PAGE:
Class of '77
My First Letter In Some Time
Long time, no write! My life seems to be going faster and faster as I get older and older. The more technology I add to make it manageable (cell phone, beeper, schedule plus etc.) the more I tend to squeeze into it. The law of diminishing returns is definitely at play here. I'll be slowing down after I return from Denver Thursday. My daughter Gretchen (10) and I are heading north to the Sawbill Trail for some fall camping. MEA meetings will afford us some quality time together camping and canoeing in the land, rock, trees and sky.
You're probably interested in how we did last year. Here are the statistics: Total gifts of $26,356, Total Donors of 202 and a percentage of giving of 46%. That's a big drop from previous years. Our best year was 274 donors (63%) for total dollars of $36,069. What has happened? One would have thought that the tornado and the news would have kept GAC on the minds of its alumni. Not so. Perhaps my efforts were less than stellar, and stellar efforts are what it takes to put up the numbers. Unfortunately I can't take the time to make all the calls, and at least last year the letters just didn't get done. So where does that leave us? I set a goal of $30,000 for 1998/99 and 60% of our class as givers. To help us get to those lofty goals Al Behrends has volunteered to act as co-class agent with me. He will be a very welcome addition to the effort.
I was down on campus twice this past fall. Wow did it look great! I cannot believe the dramatic difference on campus from this past spring/early summer. The only machinery left on campus is the equipment being used to build the enormous addition to the student union. It will be quite a structure when completed, and it's something the school has badly needed in order to compete for top students. When I was down there the mall area was in full bloom and (at least standing at the head of the mall) the only thing missing was the spire on the chapel. The trees are shorter, that's true, but I took some time examining what was replanted and the variety is fantastic. Time will heal the lack of shade. You really must see the dramatic difference to believe it.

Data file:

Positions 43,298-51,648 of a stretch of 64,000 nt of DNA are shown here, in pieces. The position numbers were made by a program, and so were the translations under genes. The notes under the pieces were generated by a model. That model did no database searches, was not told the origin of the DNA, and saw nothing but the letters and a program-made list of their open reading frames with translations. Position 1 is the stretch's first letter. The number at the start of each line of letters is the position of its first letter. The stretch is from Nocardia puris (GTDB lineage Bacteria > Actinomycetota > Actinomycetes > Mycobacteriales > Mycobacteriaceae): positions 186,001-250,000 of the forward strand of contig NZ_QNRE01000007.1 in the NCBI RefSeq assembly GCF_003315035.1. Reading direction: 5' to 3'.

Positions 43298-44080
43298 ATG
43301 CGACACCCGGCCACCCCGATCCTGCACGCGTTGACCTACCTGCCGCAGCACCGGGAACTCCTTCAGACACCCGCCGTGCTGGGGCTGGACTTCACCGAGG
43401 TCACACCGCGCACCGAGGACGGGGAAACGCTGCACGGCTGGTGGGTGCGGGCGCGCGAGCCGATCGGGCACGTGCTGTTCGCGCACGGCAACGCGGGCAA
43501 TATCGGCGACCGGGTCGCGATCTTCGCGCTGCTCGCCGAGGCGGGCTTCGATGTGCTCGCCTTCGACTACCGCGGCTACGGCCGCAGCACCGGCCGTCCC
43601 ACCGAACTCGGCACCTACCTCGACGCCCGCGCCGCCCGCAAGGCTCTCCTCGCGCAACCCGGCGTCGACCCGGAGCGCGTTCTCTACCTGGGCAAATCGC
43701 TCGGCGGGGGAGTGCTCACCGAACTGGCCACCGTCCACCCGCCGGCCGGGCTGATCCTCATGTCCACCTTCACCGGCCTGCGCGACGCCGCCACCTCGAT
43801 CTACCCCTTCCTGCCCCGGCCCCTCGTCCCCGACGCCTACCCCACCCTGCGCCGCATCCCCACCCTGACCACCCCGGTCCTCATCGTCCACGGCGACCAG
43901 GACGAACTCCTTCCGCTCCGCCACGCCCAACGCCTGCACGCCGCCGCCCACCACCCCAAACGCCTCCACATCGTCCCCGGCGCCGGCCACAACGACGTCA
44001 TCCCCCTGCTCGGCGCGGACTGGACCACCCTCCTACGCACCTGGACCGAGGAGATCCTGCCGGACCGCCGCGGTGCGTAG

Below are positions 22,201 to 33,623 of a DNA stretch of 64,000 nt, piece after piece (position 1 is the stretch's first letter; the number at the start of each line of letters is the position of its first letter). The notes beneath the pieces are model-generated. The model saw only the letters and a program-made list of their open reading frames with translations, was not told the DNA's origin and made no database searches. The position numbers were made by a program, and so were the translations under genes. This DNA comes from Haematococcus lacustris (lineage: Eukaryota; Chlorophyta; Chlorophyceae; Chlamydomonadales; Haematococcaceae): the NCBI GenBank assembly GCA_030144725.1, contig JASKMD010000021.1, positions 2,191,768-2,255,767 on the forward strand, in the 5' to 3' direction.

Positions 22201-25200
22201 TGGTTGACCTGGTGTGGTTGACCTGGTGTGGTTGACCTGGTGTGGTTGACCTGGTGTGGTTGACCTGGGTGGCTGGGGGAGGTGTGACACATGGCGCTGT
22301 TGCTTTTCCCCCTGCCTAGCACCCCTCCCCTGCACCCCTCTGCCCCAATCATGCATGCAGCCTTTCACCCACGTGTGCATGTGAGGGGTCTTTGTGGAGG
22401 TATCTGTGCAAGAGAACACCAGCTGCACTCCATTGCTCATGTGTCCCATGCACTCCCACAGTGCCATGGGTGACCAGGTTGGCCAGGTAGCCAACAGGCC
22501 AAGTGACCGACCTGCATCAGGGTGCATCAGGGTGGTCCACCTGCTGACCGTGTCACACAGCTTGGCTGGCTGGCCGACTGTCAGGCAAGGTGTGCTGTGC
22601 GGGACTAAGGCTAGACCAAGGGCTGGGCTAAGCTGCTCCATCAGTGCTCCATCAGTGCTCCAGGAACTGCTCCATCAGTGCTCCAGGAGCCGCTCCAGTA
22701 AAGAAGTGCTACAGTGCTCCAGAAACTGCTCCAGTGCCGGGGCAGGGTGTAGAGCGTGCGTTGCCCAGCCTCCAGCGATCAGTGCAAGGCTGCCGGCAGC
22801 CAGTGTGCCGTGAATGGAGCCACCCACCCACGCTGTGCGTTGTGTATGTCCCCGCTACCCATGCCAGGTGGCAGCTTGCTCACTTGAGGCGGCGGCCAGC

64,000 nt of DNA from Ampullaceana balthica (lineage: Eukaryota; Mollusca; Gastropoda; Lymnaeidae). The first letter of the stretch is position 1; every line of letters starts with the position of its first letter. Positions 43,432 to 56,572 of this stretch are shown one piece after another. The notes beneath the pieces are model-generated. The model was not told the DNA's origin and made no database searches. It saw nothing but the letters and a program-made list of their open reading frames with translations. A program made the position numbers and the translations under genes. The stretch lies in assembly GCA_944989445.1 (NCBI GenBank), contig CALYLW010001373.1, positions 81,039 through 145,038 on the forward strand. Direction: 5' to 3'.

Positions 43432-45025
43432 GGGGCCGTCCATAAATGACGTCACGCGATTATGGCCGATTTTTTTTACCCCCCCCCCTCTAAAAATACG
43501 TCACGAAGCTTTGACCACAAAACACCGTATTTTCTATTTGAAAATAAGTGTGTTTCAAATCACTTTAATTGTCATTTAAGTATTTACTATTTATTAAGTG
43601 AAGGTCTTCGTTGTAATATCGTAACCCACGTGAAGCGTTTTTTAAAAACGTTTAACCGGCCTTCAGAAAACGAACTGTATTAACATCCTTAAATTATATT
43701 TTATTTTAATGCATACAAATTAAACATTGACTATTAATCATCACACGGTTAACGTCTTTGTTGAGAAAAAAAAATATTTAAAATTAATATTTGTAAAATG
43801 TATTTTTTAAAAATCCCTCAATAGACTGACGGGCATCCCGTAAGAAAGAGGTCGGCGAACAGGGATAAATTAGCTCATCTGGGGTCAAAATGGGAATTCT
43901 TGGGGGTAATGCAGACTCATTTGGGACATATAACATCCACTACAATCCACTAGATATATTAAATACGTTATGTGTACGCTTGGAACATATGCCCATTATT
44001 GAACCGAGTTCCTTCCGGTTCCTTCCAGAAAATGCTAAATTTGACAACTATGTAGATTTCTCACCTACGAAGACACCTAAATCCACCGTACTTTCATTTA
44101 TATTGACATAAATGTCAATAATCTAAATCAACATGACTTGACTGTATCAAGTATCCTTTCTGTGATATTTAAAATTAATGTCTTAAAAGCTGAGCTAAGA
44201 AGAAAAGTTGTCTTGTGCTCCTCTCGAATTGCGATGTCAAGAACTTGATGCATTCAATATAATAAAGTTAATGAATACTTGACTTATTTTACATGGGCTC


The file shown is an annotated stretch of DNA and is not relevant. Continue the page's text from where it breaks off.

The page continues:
Phonorama as we know it is over. At least this fall I will be unable to make any calls to you. My schedule for October involves travel every week and thus it is impossible for me make those familiar calls. This year marks the first year that students will be making the calls to our alumni. They have been well trained. They will be well supervised and will be able to provide campus insight that I would never be able to give. I ask that you hear them out, ask them questions and open your wallet. They have the tough job of asking for money from people they don't even know. However, put another way, you could have had that work study job when you were a student at Gustavus.
Our kids are back into the swing of school. Si (13, 8th grade) is off to a much better start than last year. Could it be his home room and health teacher Steve O'Neil, Class of '77? Talk about full circle. Si's favorite class is lunch, his least favorite is math. His mother and I keep saying that Einstein didn't do well in math either. Gretchen is in her last year in elementary school and has started the clarinet. She was elected to the student council on a platform of bringing back potato chips to the lunch menu. Like many of our politicians-give the people what they want. Hunter (4) is in his last year of nursery school. He goes 3 days a week to school and has an added 2 days per week of speech therapy. He still talks all the time (that's great) and is getting quite understandable (even better). If you haven't done the math I would just like to point out that next year we will have a child in each of the school settings that Wayzata offers; one in elementary, one in middle school and one in high school. When Hunter gets done with elementary school we will have been at that school for 13 years -- longer than most teachers!
N.B. from Al: If I'm doing the math right here, this also means that Si will have a child at Gustavus for 13 years!